'Ratchet & Clank: Rift Apart' has a long, storied history with the PlayStation, going all the way back to 2002 and the PlayStation 2.
At the time, 'Ratchet & Clank' had a lot of bawdy humour; its sequels included subtitles like 'Up Your Arsenal', 'Full Frontal Assault', and 'Going Commando'. The action was much as you'd expect - addictive, fast-paced, blasting away at anything and everything, and always enjoyably fun and never too taxing or bogged down with anything to keep you out of it. 2016 saw a re-imagining of the series, with a much stronger emphasis on graphics and a willingness to refresh the whole series for an audience scaled towards younger people.
'Ratchet & Clank: Rift Apart' is a gorgeous game to look at. The sheer extent of the detail that goes into every single frame of it is on par with major blockbuster animation studios like Pixar. In fact, you almost feel like you're watching one when all of a sudden, you've got a controller in your hand and you're moving the next scene on. Clearly, Insomniac Games have taken full advantage of the power of the PlayStation 5, even surpassing 'Spider-Man: Miles Morales' with their work here. It looks that good, if not better.
The graphics really can't be overstated. Ray-tracing cuts through and provides breathtaking lighting. You can practically see individual furs on Ratchet's face. It doesn't just end with the graphics, however. The haptic feedback on the trigger buttons and the controller are finely matched with the on-screen action. Mark Mothersbaugh's delightful sci-fi synth score enriches the action without becoming overbearing. The jokes are frequent and the script is fun and light. It's all high-calibre stuff.
Yet, curiously, 'Ratchet & Clank: Rift Apart' has a somewhat standard approach to gameplay. It's your classic platform shooter that you've gone through a hundred times before. Your arsenal of weapons is varied but never anything you're unfamiliar with. There's a shotgun-style weapon, a straightforward blaster, a ricochet weapon, a rocket launcher, and you can leap, backflip, and zip your way around the action in order to get a better shot and avoid incoming fire. The game's difficulty is never quite so overwhelming that you're struggling, but the skill comes in making it look cooler for you. Exploration in the levels yields extra power-ups, more bolts for upgrades and purchasing new weapons, and you'll even come across plenty of secret items that yield surprises galore.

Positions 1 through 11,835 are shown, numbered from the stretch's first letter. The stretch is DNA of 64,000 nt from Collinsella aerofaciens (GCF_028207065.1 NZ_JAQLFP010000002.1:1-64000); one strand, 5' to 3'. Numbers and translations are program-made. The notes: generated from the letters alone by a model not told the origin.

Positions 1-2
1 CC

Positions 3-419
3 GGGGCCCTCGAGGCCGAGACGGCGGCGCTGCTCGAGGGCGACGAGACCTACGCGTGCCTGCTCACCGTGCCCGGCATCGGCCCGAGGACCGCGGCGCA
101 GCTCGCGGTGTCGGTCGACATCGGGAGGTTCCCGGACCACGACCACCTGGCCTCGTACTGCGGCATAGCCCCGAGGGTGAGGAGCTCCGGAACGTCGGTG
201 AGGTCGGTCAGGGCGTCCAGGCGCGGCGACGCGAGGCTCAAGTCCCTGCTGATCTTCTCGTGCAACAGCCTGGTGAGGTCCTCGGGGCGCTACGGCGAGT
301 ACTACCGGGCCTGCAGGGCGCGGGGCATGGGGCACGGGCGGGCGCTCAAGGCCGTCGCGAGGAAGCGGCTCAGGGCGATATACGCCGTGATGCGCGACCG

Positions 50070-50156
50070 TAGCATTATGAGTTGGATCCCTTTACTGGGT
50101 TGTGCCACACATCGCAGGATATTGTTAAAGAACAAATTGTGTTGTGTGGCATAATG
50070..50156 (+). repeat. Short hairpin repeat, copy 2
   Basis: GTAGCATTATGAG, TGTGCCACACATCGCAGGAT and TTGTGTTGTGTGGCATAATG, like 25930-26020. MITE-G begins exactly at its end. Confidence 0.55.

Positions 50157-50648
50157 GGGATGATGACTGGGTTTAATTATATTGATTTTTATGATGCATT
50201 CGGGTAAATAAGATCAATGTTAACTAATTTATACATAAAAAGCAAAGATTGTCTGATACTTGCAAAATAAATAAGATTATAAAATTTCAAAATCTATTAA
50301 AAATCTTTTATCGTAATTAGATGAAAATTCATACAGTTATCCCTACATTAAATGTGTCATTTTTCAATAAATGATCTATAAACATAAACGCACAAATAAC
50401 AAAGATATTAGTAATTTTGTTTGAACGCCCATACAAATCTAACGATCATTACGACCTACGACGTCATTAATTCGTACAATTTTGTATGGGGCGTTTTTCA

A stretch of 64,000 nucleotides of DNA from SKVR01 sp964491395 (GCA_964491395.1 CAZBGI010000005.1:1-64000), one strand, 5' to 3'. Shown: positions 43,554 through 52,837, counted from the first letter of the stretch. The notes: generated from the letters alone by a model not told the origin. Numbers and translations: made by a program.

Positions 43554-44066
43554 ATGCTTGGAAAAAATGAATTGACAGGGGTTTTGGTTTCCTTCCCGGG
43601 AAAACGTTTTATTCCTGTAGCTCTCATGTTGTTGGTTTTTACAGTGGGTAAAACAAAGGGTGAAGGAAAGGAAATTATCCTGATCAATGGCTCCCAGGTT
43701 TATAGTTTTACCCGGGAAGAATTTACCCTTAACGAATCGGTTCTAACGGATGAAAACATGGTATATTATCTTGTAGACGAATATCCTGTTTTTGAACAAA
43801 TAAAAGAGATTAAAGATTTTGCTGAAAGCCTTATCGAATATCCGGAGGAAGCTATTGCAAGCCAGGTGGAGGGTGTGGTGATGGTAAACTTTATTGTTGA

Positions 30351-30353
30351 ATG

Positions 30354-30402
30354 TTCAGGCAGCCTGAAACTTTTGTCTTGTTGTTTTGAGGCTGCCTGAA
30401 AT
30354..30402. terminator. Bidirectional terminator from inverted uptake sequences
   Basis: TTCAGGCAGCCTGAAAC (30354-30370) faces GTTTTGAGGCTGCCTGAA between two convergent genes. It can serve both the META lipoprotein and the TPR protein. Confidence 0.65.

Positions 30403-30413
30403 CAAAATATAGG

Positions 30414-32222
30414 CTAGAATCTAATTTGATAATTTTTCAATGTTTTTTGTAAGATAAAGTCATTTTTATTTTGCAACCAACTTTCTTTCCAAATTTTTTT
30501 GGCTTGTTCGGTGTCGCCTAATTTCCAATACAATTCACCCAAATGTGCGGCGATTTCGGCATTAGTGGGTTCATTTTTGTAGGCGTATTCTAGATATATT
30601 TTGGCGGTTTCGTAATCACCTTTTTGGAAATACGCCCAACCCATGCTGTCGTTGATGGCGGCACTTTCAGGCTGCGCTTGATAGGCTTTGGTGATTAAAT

Again, this is all classic platform action here, calling back to previous entries in the series and other stalwarts of the genre like 'Super Mario 64' or 'Jak and Daxter'. You know what you're getting into, and 'Ratchet & Clank: Rift Apart' is incredibly well-designed and laid out so that you'll want to come back to play again and again. The issue is that there's something just a little bit too simple about it all. The humour, for example, is very childish and the story isn't terribly original or exciting for that matter. Yes, the inclusion of alternate realities and dimensions is always ripe for humour and adventure, but it's used in such a flat way here. Of course, for younger players, it'll probably do wonders to them but for worn-out veterans and emotional husks like us, it's the same again and again.
'Ratchet & Clank: Rift Apart' is clearly aiming its sights on a younger audience, and there's no doubt that this will provide a fantastically entertaining experience for them. The humour is just the right level of silly and it's family safe too. The action never gets so overwhelming as to be threatening or distressing. It's a family-friendly blockbuster, after all. It's got the design, the incredible visuals, and the franchise gravitas to match anything Disney can fire out of a cannon.